So, what can be done to help?

Realize it is not normal. Don’t just deal with it. And check-in with your Obstetric provider.

The first step is seeing your OB or midwife to make sure everything is ok medically. She should evaluate you to make sure everything is healing the way that it should be healing and that nothing else is going on that needs to be managed medically. I have had patients who have had difficulties healing after tears and needed some medical help to encourage their tissues to heal the way they needed to. I have also worked with women who had underlying infections contributing to their pain, that of course, needed to be treated to move forward. This is not a step you should skip, so don’t be bashful! Tell your doctor what is going on.

Don’t be afraid to use a little help.

I get it. You never had to use lubricant before, and it’s annoying to have to use it now. But guess what? It can make a HUGE difference in reducing discomfort from thin or dehydrated vulvar tissues after babies! So, if you don’t already have a good one, go pick out a nice water-based lubricant to use. Some of my favorites for my patients are Slippery Stuff and Sliquid. I am also a big fan of coconut oil (but make sure to know that using it with condoms can cause condom breakdown).

If you are having difficulty with sexual arousal and desire since having your baby, and you feel comfortable with it (I know, some women don’t!), try using a small vibrator to help with improving sexual arousal and promoting orgasm. Many sex therapists I work with encourage couples to consider using this on days when they need a little assistance attaining the arousal they need.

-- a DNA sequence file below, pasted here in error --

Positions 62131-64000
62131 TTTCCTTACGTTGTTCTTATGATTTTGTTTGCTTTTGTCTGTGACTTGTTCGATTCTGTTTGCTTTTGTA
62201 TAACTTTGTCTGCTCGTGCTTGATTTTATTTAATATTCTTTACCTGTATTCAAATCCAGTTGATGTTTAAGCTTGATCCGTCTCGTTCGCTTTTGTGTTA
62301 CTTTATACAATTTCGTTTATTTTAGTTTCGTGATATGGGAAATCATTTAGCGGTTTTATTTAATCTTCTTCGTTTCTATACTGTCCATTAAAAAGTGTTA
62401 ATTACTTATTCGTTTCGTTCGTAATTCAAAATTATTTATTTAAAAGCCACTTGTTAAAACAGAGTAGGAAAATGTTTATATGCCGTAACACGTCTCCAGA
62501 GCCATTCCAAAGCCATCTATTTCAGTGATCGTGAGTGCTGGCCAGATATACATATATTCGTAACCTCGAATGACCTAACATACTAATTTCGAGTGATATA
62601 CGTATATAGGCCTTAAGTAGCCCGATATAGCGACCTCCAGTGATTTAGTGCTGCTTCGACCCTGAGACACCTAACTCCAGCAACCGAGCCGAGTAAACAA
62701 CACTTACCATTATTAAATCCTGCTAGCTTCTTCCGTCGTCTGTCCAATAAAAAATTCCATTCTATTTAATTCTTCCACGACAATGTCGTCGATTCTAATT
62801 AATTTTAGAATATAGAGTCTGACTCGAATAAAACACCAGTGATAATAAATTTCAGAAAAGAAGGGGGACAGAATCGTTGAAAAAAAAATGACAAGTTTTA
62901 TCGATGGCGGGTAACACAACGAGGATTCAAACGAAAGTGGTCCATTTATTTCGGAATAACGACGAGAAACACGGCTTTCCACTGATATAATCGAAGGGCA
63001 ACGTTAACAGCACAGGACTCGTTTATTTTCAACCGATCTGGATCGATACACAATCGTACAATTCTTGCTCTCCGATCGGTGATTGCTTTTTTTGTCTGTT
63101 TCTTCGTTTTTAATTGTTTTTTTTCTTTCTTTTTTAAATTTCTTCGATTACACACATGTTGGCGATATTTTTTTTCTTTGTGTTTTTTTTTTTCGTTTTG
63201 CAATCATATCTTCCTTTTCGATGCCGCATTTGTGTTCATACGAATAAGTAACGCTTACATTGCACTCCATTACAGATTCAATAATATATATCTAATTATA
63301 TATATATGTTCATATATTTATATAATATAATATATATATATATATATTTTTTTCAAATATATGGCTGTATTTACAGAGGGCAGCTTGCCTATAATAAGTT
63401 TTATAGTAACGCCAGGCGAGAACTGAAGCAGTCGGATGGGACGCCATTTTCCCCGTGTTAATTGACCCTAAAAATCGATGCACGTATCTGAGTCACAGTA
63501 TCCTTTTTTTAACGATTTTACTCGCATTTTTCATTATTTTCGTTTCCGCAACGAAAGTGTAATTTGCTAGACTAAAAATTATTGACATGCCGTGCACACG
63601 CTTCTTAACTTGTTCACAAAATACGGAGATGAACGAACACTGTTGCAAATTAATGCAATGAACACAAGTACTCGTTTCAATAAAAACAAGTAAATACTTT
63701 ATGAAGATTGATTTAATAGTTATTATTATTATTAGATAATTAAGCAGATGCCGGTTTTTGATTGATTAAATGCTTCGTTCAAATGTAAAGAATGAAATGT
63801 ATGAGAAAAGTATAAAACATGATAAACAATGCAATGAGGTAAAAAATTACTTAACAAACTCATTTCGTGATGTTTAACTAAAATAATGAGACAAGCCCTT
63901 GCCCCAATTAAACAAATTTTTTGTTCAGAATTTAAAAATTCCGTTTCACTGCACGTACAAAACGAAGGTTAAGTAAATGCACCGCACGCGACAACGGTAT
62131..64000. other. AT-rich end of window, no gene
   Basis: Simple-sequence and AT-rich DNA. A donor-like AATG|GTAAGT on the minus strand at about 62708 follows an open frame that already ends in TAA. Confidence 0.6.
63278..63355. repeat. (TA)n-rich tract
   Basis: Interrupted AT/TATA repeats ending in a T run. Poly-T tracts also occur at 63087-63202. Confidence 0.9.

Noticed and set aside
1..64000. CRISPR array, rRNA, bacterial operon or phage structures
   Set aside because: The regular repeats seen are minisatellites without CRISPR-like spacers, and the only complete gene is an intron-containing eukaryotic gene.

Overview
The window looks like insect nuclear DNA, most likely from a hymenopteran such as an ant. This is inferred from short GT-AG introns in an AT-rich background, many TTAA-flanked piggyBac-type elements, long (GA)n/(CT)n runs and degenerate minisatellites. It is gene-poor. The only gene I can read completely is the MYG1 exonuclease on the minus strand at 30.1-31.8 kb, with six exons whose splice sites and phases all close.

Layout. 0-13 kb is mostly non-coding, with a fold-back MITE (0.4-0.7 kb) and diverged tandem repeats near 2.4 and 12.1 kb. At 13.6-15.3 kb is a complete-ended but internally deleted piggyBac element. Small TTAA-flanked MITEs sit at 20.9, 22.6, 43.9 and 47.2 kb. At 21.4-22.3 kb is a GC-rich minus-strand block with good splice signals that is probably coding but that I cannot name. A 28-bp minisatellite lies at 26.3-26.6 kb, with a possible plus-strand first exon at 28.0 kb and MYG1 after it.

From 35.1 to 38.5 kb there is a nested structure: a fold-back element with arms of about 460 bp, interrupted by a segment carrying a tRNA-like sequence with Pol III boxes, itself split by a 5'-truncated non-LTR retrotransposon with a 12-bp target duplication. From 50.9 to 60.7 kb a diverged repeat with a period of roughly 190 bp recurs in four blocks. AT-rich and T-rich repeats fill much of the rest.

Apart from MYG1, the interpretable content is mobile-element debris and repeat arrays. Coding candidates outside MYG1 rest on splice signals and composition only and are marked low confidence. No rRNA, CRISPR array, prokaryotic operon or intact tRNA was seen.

Educate your sexual partner and empower them to help you

It can be so helpful to include partners in this process. Show them this blog post, so they can understand what could be going on, and empower them to help you! For some women having difficulties with arousal, having their partner do something like clean up after dinner and put the baby to bed so they can have time for a quiet relaxing shower can be just the ticket to helping them become more sexually aroused to decrease sexual discomfort. If you are having problems with painful perineal scars or pelvic floor muscles, consider including your partner in your medical or physical therapy visits so they can understand what you are experiencing. Many pelvic PTs (like myself) will often educate partners in methods to help with decreasing pain , and even in treating the pelvic floor muscles/scars (if both people feel comfortable and on-board with this!).

Go see a pelvic PT!